In addition, the survey respondents said they want to be able to check an investment adviser’s background.
AARP said its survey showed overwhelming support for a number of consumer protection initiatives, including:
- requiring companies that manage 401(k) retirement plans to explain the fees they charge to participants (Republicans, 93%; Democrats, 94%; and Independents, 92%);
- enabling consumers to check an investment adviser’s record to see whether they have had any prior violations or been charged with professional misconduct (Republicans, 95%; Democrats, 89%; and Independents, 95%);
- requiring investment companies to disclose the costs, risks, and benefits of all the financial products they market and sell using plain language (Republicans, 91%; Democrats, 91%; and Independents, 95%);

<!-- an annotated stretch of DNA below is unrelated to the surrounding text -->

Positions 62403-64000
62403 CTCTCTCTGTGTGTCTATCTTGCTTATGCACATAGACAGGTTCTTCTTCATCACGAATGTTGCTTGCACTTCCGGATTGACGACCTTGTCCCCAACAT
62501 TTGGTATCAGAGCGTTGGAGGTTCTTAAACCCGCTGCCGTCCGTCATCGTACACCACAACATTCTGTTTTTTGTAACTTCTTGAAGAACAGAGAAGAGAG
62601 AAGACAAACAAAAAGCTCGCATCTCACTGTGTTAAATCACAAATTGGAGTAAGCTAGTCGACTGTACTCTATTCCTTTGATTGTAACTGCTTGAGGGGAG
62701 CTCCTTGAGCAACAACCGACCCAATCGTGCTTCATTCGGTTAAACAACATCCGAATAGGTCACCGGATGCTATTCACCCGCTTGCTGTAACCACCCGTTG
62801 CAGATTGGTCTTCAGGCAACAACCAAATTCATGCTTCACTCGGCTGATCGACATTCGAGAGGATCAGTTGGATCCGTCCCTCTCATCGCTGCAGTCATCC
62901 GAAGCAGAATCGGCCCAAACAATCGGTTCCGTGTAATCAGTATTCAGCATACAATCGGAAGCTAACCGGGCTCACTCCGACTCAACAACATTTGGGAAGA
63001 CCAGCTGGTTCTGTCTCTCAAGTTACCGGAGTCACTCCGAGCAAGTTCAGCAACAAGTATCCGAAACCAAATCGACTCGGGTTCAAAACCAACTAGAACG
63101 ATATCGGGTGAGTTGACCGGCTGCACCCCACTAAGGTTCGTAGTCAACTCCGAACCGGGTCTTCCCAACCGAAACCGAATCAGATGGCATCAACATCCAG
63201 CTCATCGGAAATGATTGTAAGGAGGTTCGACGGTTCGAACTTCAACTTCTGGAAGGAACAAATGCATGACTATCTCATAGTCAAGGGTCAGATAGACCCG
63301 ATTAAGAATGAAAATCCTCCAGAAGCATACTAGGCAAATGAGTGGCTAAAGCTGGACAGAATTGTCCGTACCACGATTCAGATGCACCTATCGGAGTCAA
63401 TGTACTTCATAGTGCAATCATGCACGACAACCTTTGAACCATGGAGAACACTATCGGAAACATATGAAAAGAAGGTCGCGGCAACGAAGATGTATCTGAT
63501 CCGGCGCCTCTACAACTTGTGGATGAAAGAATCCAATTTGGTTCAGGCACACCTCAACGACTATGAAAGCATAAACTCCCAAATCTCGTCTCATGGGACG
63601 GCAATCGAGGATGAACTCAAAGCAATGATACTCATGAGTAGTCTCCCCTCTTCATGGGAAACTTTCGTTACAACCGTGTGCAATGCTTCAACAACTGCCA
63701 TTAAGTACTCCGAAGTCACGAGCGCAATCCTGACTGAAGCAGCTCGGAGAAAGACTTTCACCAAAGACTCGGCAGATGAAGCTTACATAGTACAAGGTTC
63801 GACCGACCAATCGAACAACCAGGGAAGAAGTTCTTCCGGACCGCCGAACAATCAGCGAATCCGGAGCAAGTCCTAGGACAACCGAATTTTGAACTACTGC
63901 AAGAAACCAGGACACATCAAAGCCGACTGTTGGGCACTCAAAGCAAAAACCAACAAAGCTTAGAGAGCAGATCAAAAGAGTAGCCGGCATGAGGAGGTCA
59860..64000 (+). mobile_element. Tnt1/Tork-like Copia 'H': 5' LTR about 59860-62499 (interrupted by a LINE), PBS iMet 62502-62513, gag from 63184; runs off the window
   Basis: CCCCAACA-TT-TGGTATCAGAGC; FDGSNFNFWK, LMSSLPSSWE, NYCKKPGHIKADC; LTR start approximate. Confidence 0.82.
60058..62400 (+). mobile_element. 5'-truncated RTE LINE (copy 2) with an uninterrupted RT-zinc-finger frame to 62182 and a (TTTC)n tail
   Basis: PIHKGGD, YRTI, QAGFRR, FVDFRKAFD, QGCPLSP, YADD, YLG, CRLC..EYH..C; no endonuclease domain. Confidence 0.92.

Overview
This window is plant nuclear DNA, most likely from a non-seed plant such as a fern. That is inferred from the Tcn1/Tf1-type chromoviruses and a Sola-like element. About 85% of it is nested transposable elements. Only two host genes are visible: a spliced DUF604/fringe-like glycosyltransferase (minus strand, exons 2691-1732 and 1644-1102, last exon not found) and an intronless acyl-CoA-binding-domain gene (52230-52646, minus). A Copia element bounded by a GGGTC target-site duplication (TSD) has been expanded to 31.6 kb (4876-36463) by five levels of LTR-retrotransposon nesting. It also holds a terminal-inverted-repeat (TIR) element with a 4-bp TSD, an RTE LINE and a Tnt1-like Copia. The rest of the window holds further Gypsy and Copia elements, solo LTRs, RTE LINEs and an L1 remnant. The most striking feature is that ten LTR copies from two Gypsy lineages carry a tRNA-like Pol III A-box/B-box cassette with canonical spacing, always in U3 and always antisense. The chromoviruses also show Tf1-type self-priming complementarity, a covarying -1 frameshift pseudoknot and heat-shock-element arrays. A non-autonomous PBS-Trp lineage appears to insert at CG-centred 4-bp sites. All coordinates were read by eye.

- requiring banks to use plain language to explain the terms and conditions of loans, including mortgages, and credit card debt (Republicans, 98%; Democrats, 95%; and Independents, 96%);
- allowing states to enact consumer protection laws that are stronger than federal laws (Republicans, 68%; Democrats, 67%; and Independents, 66%);
- holding financial salespeople who engage in deceptive marketing practices accountable (Republicans, 92%; Democrats, 89%; and Independents, 90%).
The survey was conducted by Social Science Research Solutions (SSRS) from January 14 to 24, among 815 respondents at least 50 years old.